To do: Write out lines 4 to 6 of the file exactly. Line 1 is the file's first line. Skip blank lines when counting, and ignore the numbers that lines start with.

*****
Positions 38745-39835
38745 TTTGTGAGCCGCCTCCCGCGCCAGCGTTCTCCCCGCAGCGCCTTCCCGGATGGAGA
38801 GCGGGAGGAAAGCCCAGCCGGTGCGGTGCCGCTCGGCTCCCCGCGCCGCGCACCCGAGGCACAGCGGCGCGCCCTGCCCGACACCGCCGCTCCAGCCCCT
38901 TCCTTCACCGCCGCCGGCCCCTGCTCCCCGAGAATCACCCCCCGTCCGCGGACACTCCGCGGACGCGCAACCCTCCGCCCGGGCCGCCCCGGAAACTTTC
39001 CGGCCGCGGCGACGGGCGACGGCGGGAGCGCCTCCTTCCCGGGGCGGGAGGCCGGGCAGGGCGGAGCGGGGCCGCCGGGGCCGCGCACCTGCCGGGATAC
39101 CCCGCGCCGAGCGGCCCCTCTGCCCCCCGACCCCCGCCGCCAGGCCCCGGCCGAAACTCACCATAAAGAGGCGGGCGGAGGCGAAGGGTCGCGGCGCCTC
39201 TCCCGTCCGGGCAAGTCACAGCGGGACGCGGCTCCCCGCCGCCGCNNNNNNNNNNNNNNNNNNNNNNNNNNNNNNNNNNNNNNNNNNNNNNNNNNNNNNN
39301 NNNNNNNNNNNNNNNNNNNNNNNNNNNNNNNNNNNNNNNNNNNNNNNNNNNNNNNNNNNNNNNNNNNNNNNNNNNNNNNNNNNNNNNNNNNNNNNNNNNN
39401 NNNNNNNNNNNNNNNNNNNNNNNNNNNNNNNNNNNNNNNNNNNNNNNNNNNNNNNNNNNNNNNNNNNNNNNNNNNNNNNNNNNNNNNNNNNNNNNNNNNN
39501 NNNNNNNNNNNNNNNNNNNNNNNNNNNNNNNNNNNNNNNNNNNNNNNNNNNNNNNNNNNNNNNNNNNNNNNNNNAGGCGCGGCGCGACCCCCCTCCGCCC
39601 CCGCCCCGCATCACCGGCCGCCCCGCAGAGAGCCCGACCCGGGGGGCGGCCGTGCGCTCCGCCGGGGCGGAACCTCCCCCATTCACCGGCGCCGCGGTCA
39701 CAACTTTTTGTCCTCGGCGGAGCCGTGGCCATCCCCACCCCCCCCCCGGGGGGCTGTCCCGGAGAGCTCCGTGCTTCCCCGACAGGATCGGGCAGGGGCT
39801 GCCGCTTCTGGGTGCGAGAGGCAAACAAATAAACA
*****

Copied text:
38901 TCCTTCACCGCCGCCGGCCCCTGCTCCCCGAGAATCACCCCCCGTCCGCGGACACTCCGCGGACGCGCAACCCTCCGCCCGGGCCGCCCCGGAAACTTTC
39001 CGGCCGCGGCGACGGGCGACGGCGGGAGCGCCTCCTTCCCGGGGCGGGAGGCCGGGCAGGGCGGAGCGGGGCCGCCGGGGCCGCGCACCTGCCGGGATAC
39101 CCCGCGCCGAGCGGCCCCTCTGCCCCCCGACCCCCGCCGCCAGGCCCCGGCCGAAACTCACCATAAAGAGGCGGGCGGAGGCGAAGGGTCGCGGCGCCTC